We didn’t have an excursion today, we were going to take it easy. So we walked our legs off being tourists. We caught a shuttle into town, it dropped us off in the very trendy Nyhaven district. That proved to be much too crowded, and rather tourist trap-y, so we wandered off in the other direction for our main objective.
What we were really interested in was Døp, which is a pølse stand (pølse is a Danish hotdog). It was very tasty. They have a stand over by the Rundetaarn, which we’d already seen. After that, we were at a loose end, and it was raining, so we looked for a museum. We decided on the Rosenberg Slot, more on that later (it has the Danish crown jewels).
Yesterday was the fifth and last sea day of the voyage. It was much the same as the other sea days, with the addition of the art show. We regained our record at trivia, and again didn’t win by 1 question. That makes 4 out of the 5 trivia contests we missed out by one question.
This time, I didn’t remember the official language of Greenland was also called “Greenlandic”, I couldn’t remember “Kalaallisut”, the main Inuit dialect, so we went with Danish, which isn’t the right answer.
I woke up around (local) midnight, around 2am, and there was no light leaking into the cabin. I wondered what awful weather we were having, until I peeked outside and realised it was night, and dark. The above picture was taken around then, the camera decided not to make the pic any lighter. You can see a slight light in the sky. If you reprocess the RAW picture, you can see there is some illumination, like this one:
The obligatory shots of leaving Bergen. The ship also took an unexpected route, traveling north to get to the North Sea, rather than the way south to Stavanger like the ferry we took to Bergen once did.
I again set the camera up on automatic, and it got some sunset, midnight and sunrise shots. Then we awoke to a very bright sun streaming into our room.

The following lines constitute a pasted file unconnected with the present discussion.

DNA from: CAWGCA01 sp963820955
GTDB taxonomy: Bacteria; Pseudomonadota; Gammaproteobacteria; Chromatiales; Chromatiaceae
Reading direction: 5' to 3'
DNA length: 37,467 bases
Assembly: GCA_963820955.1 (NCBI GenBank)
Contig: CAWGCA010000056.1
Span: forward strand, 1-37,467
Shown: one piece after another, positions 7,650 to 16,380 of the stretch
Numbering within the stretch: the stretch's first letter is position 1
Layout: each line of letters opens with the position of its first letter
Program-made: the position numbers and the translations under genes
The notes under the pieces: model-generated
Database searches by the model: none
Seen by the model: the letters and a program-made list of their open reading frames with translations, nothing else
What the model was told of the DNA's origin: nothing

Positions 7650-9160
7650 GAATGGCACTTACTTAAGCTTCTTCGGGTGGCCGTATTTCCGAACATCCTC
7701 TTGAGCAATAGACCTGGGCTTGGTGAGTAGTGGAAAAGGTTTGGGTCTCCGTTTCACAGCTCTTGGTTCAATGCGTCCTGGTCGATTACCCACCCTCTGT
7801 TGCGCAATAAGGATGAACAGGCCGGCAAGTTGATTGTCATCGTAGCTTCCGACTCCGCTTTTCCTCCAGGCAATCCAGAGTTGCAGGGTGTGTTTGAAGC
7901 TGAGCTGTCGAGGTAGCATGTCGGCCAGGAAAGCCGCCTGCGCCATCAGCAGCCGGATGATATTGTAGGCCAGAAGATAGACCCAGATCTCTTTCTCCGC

Night falling is not usually remarkable, until you haven’t seen it for 10 days. My app had predicted that today would be the first day we saw anything which looked like night, and it was right. We passed out of civil twilight (technically into nautical twilight when the sky is still not dark), so you’d need street lights to be able to see.
The above pic was taken at local midnight, the ship’s light and the street light is the brightest light there is. The place is not marked on Google maps, so I’m not sure where it is. (61° 3′ 13.62″, 4° 58′ 32.04″ looking southish.) This is still north of where we were in Shetland, but by the morning we got to Bergen and latitudes we had covered in Shetland.
Here are also some views of the journey to Bergen.
At breakfast, we were surprised to see this unusual looking boat sail by. It’s called “The Future of the Fjords”. On looking it up, we find it’s a boat of the “The Fjords” line, and it’s all electric. It operates out of Flåm and other nearby villages.
At Flåm they advertise it sails to Naeroyfjord, if we’d known, we’d probably have tried to get on one of those trips.
The unusual design is supposed to represent the switchback mountain roads you get in these parts.